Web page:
Age played a large roll in how positively poll participants viewed changes in the German language. Eighteen percent of the younger participants said they found German richer and more vibrant than ever. One-third of those polled said German vocabulary is bigger than in the past and that computers have increased the amount of reading and writing people do each day.
"Complaints about degenerating language have been around since ancient Greece and Egypt, mainly from older generations," said head of the Society for the German Language Rudolf Hoberg, adding that the poll, conducted in April and including 1,820 participants, was the most comprehensive of its kind for the last decade.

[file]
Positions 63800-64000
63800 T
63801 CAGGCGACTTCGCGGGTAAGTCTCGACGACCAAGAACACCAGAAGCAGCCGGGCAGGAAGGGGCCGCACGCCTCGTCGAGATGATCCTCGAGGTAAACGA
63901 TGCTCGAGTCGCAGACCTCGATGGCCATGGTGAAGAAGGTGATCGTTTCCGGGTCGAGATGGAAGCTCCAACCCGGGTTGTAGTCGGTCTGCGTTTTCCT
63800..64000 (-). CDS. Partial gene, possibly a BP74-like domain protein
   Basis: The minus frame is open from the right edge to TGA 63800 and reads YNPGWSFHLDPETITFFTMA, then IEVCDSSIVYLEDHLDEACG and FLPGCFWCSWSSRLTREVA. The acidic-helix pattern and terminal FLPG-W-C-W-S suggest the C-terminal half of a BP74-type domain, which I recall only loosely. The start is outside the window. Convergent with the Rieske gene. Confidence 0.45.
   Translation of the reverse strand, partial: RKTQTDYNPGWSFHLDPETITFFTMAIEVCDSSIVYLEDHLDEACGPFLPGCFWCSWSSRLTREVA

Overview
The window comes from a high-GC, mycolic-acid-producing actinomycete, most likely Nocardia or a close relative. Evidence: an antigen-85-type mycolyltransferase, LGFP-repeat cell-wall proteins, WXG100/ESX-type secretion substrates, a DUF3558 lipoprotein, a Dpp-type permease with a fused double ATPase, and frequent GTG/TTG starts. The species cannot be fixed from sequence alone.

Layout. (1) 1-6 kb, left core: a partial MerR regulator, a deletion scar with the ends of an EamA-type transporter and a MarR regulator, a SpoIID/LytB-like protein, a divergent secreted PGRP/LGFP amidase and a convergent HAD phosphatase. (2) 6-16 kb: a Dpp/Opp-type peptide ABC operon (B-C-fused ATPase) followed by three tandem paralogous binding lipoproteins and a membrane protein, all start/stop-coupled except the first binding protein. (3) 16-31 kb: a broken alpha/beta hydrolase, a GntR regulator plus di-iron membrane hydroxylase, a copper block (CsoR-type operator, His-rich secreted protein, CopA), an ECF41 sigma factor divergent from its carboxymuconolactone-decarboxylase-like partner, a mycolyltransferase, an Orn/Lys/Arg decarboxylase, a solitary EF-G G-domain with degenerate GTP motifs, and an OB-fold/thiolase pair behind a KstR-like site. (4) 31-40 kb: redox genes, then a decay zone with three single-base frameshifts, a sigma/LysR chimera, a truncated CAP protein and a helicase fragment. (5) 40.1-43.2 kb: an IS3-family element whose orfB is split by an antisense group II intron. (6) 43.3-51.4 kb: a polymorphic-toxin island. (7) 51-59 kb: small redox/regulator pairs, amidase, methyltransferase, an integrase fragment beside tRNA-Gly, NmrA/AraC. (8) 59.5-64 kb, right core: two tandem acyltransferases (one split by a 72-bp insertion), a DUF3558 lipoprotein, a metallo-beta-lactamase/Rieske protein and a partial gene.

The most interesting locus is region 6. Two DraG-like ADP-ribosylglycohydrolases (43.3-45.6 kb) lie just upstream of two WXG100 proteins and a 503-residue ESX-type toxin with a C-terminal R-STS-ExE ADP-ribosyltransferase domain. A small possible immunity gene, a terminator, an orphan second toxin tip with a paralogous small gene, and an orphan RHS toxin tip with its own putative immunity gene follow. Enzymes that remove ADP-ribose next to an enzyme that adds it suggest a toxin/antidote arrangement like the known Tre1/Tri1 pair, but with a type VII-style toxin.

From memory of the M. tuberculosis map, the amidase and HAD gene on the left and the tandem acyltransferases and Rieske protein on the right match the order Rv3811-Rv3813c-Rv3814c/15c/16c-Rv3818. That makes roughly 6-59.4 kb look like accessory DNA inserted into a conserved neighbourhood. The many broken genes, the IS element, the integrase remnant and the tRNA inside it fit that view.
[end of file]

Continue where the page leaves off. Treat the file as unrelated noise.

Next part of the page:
"Every language changes over time," Hoberg said. Language laws to "rescue the German language" aren't necessary, he said, adding that "most people" still haven't come to terms with the grammar and spelling language reform that the German-speaking countries began implementing in 1996.
Just 9 percent of those polled said they were happy with the the so-called Rechtschreibreform.
Many complained, however, that the influence of other languages is increasing while the emphasis on proper diction at home, in schools, and in the media has been steadily reduced.
Germans have grown accustomed to an increased use of English words like "kid," "event," and "meeting," though some 39 percent (mainly older) poll participants said they found it annoying.